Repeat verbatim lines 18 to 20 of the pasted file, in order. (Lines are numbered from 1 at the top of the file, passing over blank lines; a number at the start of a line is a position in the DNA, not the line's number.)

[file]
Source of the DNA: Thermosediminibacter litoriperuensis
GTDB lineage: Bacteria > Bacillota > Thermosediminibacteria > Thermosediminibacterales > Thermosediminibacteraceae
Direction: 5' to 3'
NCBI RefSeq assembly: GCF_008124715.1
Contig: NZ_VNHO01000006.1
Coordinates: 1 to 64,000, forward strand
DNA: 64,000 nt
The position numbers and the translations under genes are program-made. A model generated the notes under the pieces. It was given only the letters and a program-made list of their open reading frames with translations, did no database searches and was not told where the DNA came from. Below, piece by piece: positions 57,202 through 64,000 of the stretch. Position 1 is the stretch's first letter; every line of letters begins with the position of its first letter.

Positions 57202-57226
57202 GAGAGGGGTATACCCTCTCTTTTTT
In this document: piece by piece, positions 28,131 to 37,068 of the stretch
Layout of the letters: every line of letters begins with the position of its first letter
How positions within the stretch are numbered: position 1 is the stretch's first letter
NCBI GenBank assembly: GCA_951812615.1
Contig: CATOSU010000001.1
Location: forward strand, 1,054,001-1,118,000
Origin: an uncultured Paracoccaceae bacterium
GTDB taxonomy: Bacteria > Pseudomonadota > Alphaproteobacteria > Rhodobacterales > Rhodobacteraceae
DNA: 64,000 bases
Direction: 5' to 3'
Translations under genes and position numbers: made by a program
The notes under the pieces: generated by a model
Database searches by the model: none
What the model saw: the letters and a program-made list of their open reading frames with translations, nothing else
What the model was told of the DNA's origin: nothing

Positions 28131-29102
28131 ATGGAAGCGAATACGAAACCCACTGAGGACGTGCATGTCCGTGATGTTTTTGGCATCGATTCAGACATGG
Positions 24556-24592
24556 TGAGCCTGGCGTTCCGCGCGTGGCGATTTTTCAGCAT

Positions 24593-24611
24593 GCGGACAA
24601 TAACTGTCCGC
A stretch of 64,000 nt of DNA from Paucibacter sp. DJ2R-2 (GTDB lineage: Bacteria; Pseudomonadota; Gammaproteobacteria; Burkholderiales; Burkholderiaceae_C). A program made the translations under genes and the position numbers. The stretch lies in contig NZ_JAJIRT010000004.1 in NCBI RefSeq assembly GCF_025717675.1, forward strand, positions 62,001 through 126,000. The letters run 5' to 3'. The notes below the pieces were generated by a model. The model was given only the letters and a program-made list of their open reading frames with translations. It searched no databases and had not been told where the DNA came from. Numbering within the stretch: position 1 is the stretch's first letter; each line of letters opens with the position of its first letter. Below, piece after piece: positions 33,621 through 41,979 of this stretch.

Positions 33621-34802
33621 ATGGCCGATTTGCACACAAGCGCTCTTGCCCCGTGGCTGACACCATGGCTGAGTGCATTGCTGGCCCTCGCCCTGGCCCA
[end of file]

GTDB taxonomy: Bacteria > Pseudomonadota > Alphaproteobacteria > Rhodobacterales > Rhodobacteraceae
DNA: 64,000 bases
Direction: 5' to 3'